Pascagoula Pawn & Gun

Jim’s Big Ego, Jim Infantino singing lead, with a
catchy little tune spotlighting a smoldering
hatred and an empty wallet!
They don’t gel, in this case at least.
He’s a talented artist that deserves the accolades…

4 thoughts on “Pascagoula Pawn & Gun

  1. michael Post author

    Thank you, I try to compile the really funny stuff. Not always successful but I keep plugging along.
    I’m glad you like it.


  2. keywords

    Can I load 120mm film in light ? Im new to film photography and
    I have searched many sites and a lot of people say you can load film in subdued light like in a dim room or something but many other people say you cant.
    my professor even says you cant. So can someone please clarify this.
    It looks like it would be okay to load in dim light since…

    show more In the early days of photography a darkroom
    was needed when the camera was loaded or unloaded. This changed when Peter Houston, a photo
    hobbyist, invented roll film. He taped film onto an opaque backing paper and then rolled
    this sandwich up on a spool. The edges of the backing paper are not smooth,
    they as scraped ragged making a light-tight seal where the paper touches the flanges of the spool.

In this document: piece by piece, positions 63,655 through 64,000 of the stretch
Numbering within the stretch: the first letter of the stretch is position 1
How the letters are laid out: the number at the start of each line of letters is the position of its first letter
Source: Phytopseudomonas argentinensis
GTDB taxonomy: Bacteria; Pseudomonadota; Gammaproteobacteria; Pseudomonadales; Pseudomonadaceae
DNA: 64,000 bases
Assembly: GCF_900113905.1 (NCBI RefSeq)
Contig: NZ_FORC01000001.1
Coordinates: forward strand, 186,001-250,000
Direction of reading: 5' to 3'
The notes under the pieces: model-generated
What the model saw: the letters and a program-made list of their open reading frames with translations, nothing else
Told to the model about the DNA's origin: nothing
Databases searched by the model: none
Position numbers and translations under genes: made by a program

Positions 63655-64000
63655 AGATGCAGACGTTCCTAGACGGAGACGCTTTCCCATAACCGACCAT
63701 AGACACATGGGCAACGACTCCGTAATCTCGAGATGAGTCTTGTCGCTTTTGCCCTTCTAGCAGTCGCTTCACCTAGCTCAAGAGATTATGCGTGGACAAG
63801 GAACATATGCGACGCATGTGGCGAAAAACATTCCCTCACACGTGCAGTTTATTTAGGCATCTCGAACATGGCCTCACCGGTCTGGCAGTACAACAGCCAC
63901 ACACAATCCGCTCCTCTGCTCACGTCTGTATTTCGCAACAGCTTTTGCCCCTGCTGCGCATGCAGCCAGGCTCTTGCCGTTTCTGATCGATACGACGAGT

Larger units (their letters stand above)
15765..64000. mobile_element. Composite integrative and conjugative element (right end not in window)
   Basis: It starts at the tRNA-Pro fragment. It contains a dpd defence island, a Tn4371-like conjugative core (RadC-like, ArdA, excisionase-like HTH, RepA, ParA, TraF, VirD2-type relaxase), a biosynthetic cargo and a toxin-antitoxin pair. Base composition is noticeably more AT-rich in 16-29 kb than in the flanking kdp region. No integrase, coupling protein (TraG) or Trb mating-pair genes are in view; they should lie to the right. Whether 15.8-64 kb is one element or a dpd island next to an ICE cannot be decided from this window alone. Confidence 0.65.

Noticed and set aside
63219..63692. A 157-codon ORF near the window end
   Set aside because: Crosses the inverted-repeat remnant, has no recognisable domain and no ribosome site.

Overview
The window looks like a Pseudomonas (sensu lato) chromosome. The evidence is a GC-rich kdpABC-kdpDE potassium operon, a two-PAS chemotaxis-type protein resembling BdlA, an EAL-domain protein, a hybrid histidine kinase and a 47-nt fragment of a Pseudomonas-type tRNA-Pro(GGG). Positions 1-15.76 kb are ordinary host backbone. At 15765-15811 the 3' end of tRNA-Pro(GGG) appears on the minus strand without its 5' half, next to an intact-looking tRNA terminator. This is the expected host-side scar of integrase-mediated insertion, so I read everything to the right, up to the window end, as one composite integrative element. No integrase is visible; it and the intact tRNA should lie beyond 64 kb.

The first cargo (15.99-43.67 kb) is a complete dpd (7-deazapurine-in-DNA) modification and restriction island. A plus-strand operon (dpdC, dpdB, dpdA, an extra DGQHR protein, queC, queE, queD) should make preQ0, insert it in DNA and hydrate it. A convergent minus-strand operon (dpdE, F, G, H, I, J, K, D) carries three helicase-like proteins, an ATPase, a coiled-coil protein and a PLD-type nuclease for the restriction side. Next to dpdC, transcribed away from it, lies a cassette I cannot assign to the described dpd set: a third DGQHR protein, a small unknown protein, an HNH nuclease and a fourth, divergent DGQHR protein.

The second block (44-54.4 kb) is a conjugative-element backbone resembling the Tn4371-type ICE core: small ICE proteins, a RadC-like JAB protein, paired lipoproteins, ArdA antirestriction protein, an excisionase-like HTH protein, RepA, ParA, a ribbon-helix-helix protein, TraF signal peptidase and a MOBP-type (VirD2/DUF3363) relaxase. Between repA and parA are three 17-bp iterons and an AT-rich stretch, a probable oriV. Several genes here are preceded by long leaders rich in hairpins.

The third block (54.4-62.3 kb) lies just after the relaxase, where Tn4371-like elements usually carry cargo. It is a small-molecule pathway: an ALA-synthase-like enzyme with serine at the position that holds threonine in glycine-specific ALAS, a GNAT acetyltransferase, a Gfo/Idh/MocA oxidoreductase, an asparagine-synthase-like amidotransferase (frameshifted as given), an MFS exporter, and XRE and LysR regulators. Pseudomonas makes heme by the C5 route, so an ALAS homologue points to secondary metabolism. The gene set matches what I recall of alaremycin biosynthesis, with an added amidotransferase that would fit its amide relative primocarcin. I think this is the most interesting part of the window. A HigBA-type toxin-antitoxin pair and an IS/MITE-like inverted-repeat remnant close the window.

His idea allowed loading and unloading the camera in subdued light.
    By subdued we mean indoors or even in the shadow of a tree or
    perhaps your own body. Huston’s roll film was so
    successful George Eastman, owner of Kodak Camera Company, licensed his idea.
    Over the years, Kodak made and sold many different camera models.
    The fist Kodak camera, introduced in 1888 was loaded with film at the
    factory and contained film that made 100 pictures. You sent the
    camera back to Kodak by mail for unlading and developing and printing.
    In 1889 Kodak made the No. 2 Kodak camera.
    It used a roll film similar to the 120 roll film you are
    using. Kodak labeled this film 101. Kodak film size 120 is
    2.4 inches wide and 32 inches long, made to fit a Brownie camera.

    The same film size was later wound on a skinner spool so that the Brownie camera could be made
    a little thinner. This film was labeled 620. Countless billions
    of rolls of film have been loaded and unloaded in subdued light.
    So successful is the roll film design, film unloaded and loaded in bright sunlight will likely be OK as well.


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